Paterson’s job performance rating is even lower, at 19 percent.

Also, 72 percent of those surveyed would prefer “someone else” to be elected over Paterson. Those surveyed indicate a large preference of Attorney General Andrew Cuomo over Paterson in a hypothetical Democratic primary, respectively at 70 percent to 20 percent.

“By every measure, voters continue to keep Governor Paterson in the electoral cellar, and by every measure, Paterson’s numbers are within a handful of points or less of his all- time record lows,” said Siena New York pollster Steven Greenberg in a prepared statement. “It is now nine consecutive months of a favorable rating below 40 percent and eight consecutive months of a job approval rating below 25 percent."

Blame for the budget deficit from those surveyed went mostly to Democrats in the Legislature, with 19 percent blaming Democrats who control the Senate, 14 percent blaming Democrats who control the Assembly and 8 percent said it was both houses of the Legislature.

Although, 20 percent of those surveyed blamed the Legislature and Paterson.

"Clearly, there's blame for everyone involved," said Greenberg.

The poll was conducted Oct. 14 to 18 through phone calls to 624 registered voters and has a 3.9 percentage point margin of error.

Monday, October 19, 2009

Lawmakers Address Mercury Exposure

Assemblyman Robert K. Sweeney, D-Lindenhurst, lead a public hearing on mercury exposure in New York state, with Assembly members Ellen C. Jaffee, D-Suffern, and Brian P. Kavanagh, D-Manhattan, attending.

Better managing of mercury related hazardous waste and trying to phase out the use of mercury where possible are two goals of those who testified. Another key point was mercury emissions from coal-burning power plants and incinerators that release mercury into the atmosphere. Once mercury enters the atmosphere it can accumulate in large bodies of water and soil.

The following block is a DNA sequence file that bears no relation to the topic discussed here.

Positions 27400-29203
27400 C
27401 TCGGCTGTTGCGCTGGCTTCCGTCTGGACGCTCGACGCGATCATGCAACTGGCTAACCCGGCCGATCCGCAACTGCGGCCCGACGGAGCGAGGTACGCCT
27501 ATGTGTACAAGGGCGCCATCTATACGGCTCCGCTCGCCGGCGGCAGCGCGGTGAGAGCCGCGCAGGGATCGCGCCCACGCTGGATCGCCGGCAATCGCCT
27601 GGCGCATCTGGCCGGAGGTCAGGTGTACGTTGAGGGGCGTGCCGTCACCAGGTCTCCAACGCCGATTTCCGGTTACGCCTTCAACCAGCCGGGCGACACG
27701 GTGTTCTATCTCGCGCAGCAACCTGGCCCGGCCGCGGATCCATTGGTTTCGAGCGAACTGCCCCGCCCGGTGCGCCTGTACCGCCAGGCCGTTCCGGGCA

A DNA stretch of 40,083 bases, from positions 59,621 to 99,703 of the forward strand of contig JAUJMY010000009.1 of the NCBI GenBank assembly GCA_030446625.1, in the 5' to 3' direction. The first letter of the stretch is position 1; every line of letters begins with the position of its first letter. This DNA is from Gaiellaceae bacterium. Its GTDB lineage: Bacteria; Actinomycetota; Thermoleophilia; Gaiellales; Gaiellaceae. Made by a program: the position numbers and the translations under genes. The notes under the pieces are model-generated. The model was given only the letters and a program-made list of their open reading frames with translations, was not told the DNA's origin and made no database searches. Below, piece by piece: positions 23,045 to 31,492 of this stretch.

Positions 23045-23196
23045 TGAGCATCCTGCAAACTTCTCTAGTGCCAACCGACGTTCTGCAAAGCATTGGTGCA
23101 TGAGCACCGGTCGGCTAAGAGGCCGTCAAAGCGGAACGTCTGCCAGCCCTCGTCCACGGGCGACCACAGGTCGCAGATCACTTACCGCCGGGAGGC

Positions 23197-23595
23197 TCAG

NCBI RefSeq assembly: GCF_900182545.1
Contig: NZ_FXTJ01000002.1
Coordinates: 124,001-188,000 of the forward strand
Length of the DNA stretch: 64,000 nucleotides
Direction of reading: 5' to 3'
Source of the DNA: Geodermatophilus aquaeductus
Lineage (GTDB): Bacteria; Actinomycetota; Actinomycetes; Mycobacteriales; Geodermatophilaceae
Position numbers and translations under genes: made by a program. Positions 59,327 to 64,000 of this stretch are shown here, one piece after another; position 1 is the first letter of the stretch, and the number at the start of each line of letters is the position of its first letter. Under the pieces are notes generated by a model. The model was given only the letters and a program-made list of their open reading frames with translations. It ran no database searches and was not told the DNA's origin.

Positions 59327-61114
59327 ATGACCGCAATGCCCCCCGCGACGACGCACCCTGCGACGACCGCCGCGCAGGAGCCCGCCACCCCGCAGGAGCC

One factor is mercury emissions from other states’ industrial facilities travel downwind and account for a large amount of mercury pollution in New York state, said Hydrologist for United States Geological Survey Douglas Burns. Mercury emissions generated in New York account for about 20 percent of the total emissions in the state.

Elyse Kunz, director of Community Advocates for Safe Emissions, is concerned about the toxic substances coming out of the Lafarge cement facility in Ravena, Albany. She stated that the EPA in 2007 ranked Lafarge the fourth dirtiest cement kiln in the nation.

“I ask you today, please protect our community,” pleaded Kunz. “Protect the common good from avoidable health hazards and ensure that we have clear air to breath. Enact regulations to significantly reduce the hazardous pollutants from cement plants and other like it in the most stringent manner possible.”

A call to Lafarge North America was not returned at the time of this post.

UPDATE 10/21/09:
John Regan, environmental manager from Lafarge's Ravena plant said, "Our plant is strictly regulated by New York state DEC and we comply to all their laws and regulations.

“We tend to rely on the experts about issues like this," continued Regan. "We comply with the regulations, which are among the most stringent regulations in the world."

Regan cited the United States Environmental Protection Agency's nationwide data from 2007 that ranks Lafarge's Ravena plant 404th, and not the fourth as some critics have said, out of the 1,607 industrial facilities in pounds of mercury released.